REPORT xmlns http:www.fcla.edudlsmddaitss xmlns:xsi http:www.w3.org2001XMLSchema-instance xsi:schemaLocation http:www.fcla.edudlsmddaitssdaitssReport.xsd
INGEST IEID E2CY226VK_BXDTER INGEST_TIME 2014-10-03T21:28:12Z PACKAGE UFE0046568_00001
AGREEMENT_INFO ACCOUNT UF PROJECT UFDC
FILES



PAGE 1

This article was downloaded by: [128.227.215.210] On: 06 February 2014, At: 17:49Publisher: Institute for Operations Research and the Management Sciences (INFORMS)INFORMS is located in Maryland, USA Management SciencePublication details, including instructions for authors and subscription information:http://pubsonline.informs.org Expectation and Chance-Constrained Models andAlgorithms for Insuring Critical PathsSiqian Shen, J. Cole Smith, Shabbir Ahmed, To cite this article:Siqian Shen, J. Cole Smith, Shabbir Ahmed, (2010) Expectation and Chance-Constrained Models and Algorithms for InsuringCritical Paths. Management Science 56(10):1794-1814. http://dx.doi.org/10.1287/mnsc.1100.1208 Full terms and conditions of use: http://pubsonline.informs.org/page/terms-and-conditions This article may be used only for the purposes of research, teaching, and/or private study. Commercial useor systematic downloading (by robots or other automatic processes) is prohibited without explicit Publisherapproval. For more information, contact permissions@informs.org.The Publisher does not warrant or guarantee the articles accuracy, completeness, merchantability, fitnessfor a particular purpose, or non-infringement. Descriptions of, or references to, products or publications, orinclusion of an advertisement in this article, neither constitutes nor implies a guarantee, endorsement, orsupport of claims made of that product, publication, or service.Copyright 2010, INFORMSPlease scroll down for articleit is on subsequent pages INFORMS is the largest professional society in the world for professionals in the fields of operations research, managementscience, and analytics.For more information on INFORMS, its publications, membership, or meetings visit http://www.informs.org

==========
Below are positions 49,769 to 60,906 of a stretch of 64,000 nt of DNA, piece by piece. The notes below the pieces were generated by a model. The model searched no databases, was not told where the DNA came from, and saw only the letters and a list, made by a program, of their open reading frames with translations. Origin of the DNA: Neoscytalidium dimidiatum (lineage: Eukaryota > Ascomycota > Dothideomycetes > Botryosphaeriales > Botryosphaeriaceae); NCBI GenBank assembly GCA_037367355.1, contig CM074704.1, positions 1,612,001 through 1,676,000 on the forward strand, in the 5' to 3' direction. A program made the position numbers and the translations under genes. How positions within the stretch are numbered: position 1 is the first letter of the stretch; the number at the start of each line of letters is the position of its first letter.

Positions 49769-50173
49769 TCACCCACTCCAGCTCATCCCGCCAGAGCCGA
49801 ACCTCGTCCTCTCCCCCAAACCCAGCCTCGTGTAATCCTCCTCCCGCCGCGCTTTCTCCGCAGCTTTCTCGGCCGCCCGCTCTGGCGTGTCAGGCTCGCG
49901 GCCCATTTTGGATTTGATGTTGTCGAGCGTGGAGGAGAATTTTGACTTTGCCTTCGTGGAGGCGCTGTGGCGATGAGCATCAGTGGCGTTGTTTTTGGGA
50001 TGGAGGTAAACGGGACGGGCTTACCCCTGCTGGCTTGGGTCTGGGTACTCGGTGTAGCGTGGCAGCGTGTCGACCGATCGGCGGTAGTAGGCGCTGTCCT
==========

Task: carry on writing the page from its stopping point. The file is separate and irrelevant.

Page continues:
PAGE 2

!"#$%&%'()%(%&'!'%' *+&),-&+(&&%.%)"&/&%")0("&)1%,'-&%%'"2#+&&+3&4&,&'%5%&4&&'%6 7)8-9'-8&-9'-:")%&*)';!&"<%"),'-&%%'"2#+&&+5+&%&-,=)+2 *%%5+&%6%)'8&2+%)'-)&%<&'%%,<%+)%&&&>%&%&&+&)&, 4&%%&%&&%%)%&<)&)%?A&)&+&%-%&-%&-'%&&&&+% &%'%2*'&&%?-%',,&-'&&-&+%<&)$'%&%&%' <&)%@&&<)%%&%%-'<&&--' %&+,-&,&&B4&''&&%+&4)&<&) &)4$4$%,-&%&-%,)4$%%<2) ,-%&&%&>%&)&/-%?)%%-&4&%C''&& B%&'%)%%&'4&,)&&<)&))%&&,&+%@ &&-,A&2%+B'%)-%&%,A%2,-%%)2&+%,&> %'$&'&4&A'-&+)%%4%+%$&%&)'+-&'-%& +%& D@%%+E&++%&+E,-%&&%&>%&)&/-E )%%&'+%&+E%%4%+%$&%& D &4'!%2E%'!%)21&&&C&%&&>%&.-&)'& & *-+-6 )&%<%%2>%%,&&%%) %%+F(.!G%&%'<&)) )'-&+,$@)%&,4 %''%&4&&=)%, ''2%'&'%'%%%'3-2FG%'.% FG%&-%#%%+)%2%FG ;%+FG%'&'%FG-< %'--',)'&&-&,-&, .# =@'-%&&')'-%? %-&%+'2%&&4C<%%' !-?%'F6G;&'%+%'!-)FG%' H-?%&%'*'%?)%FG2'2%& +%&+%'A&%+&--&!%?4 )%&4) "4%)'+&%-'%% -%&&,%&&-'&+)-&&%'%' !(%&-%&%')&/-FC-%' 5%%C<%!&)%'H%& G(&&%)%&@%%+F((.!G F5'%G&%)'%')2, %&)%)%&>?&+-9$&% %&%'/-&?2<&)&+-<

PAGE 3